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Exclusively late interview with Jody Genessy! (Part 1)

First off, this is super late - I blame my Clark Kent job for this. Second, this is another in the series of "mini-interviews" like the one we had with Ryan Thompson the other day. Jody is awesome. He will tweet you back and is a fun follow. He'd never cuss you out in DMs. If you don't already, check out his blog and twitter. Without further ado . . . the man, the legend, the DJ Jazzy Jody:

Where did you grow up and what sports teams (regardless of league) did you follow?

Short answer: Kearns.

Long answer: I hail from the mighty metropolis known as K-Town. The government calls it Kearns. Opposing football teams back in the day called it their worst nightmare. Sad to say, most schools have called us "homecoming game opponent" for a couple of decades. By the way, has anybody but journalists use the word "hail" without the accompanying "Mary" since the 1950s? Anyway, I love Kearns. Always have, always will. Even if the Pic-N-Save, Larrimore's Bakery and Skateland West no longer exist. I was Mr. Spirit my junior and senior years. Painted myself, wore a green-and-gold Captain Kearns cape, once riled up a football foe's team bus so much that a half-dozen players jumped out of the emergency exit door and chased me around a parking lot after a loss, occasionally sported coconuts and thoroughly enjoyed my time as a Cougar (not the Courteney Cox kind, of course). To make a short story longer, after I'm done being the Jazz beat writer, I hope to get a promotion to become the Kearns beat writer.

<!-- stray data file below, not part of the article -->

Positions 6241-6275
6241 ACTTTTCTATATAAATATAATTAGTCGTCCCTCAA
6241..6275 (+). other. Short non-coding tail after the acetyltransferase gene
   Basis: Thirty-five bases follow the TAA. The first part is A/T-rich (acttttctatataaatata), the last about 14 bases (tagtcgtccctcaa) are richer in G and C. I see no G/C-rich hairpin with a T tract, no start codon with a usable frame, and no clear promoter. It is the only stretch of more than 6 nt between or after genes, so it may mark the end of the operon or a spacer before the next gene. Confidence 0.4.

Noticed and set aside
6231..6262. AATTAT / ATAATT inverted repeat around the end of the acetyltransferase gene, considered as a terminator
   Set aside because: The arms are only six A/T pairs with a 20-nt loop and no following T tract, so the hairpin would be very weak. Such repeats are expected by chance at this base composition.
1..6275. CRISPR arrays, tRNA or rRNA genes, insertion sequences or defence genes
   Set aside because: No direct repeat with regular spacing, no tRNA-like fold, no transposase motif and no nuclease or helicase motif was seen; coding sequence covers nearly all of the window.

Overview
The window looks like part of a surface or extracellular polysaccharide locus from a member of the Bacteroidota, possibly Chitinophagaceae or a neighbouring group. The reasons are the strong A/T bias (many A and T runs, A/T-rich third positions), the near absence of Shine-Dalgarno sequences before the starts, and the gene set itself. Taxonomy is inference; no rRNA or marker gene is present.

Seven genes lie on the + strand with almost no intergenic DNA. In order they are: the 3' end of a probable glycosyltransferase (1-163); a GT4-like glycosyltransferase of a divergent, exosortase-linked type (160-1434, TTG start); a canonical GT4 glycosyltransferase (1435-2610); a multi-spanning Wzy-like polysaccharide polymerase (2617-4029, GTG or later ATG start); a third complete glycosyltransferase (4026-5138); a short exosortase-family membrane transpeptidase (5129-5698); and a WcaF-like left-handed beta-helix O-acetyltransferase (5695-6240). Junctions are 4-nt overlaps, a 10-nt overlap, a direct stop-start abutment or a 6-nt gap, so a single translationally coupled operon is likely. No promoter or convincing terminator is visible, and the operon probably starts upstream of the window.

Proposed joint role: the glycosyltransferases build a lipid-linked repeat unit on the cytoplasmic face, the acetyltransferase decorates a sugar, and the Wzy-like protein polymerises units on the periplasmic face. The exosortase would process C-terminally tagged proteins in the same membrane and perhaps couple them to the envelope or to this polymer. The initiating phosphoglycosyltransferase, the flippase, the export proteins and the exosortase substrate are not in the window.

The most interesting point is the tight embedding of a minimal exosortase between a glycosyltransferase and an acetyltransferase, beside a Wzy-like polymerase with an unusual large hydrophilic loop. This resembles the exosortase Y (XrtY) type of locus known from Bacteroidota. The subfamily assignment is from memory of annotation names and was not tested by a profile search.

And the sports teams?

Short answer: Steelers, Braves and Jazz (and by admitting that I grew up as a Green-Dantley and Stockton-Malone-era fan of the latter, I probably will be shunned in media circles where it's forbidden to admit you actually like sports, let alone teams, and especially teams you cover. But I said it. Sue me. Oops, sorry, this was supposed to be the short answer. Reason #275 why Jody struggles on Twitter.)

Long answer: See above for my high school sports allegiances (Go mighty Cougars!). As for pro sports, well, let's just say I was a bandwagon jumper as a kid. I'll admit it. I hopped on the Pittsburgh Steelers' bus more than two decades before the Jerome Bettis Bus did. Speaking of my beloved Bettis, I once met him at the Deseret News. Seriously. Shortly after he won the Super Bowl with the Steelers - one of six Super Bowl victories, I should most definitely point out - Bettis went on a promotion tour to raise awareness for something. Asthma, I think. His visit mostly raised my awareness that SUPER BOWL CHAMPION JEROME BETTIS WAS AT MY WORK!!! I was a fanboy and got my picture taken with him. Very cool dude. I joked with him about how he'd kissed his ring on TV after the XL victory and he fired back this classic line: "Don't tell my wife, but it was the best kiss of my life."

Considering I grew up in Salt Lake City, I was obligated to love two other pro teams: The NBA one that left New Orleans and nearly bolted for Las Vegas and Minnesota, and the baseball team that magically appeared daily on Ted Turner's network on this fancy new thing called cable TV. As an LDS kid from Utah I was obviously an Atlanta Braves' fan because of ... Glenn Hubbard, the pride and joy of Ogden's Ben Lomond High. OK, and Mr. Squeaky Clean/Deserving Hall of Famer/Greatest Hitter of the '80s (a.k.a. Dale Murphy).

How did you rationalize a love of sports into a potential career choice?

Short answer: I couldn't afford tickets (still can't) so I had to get a job that got me into sporting events for free.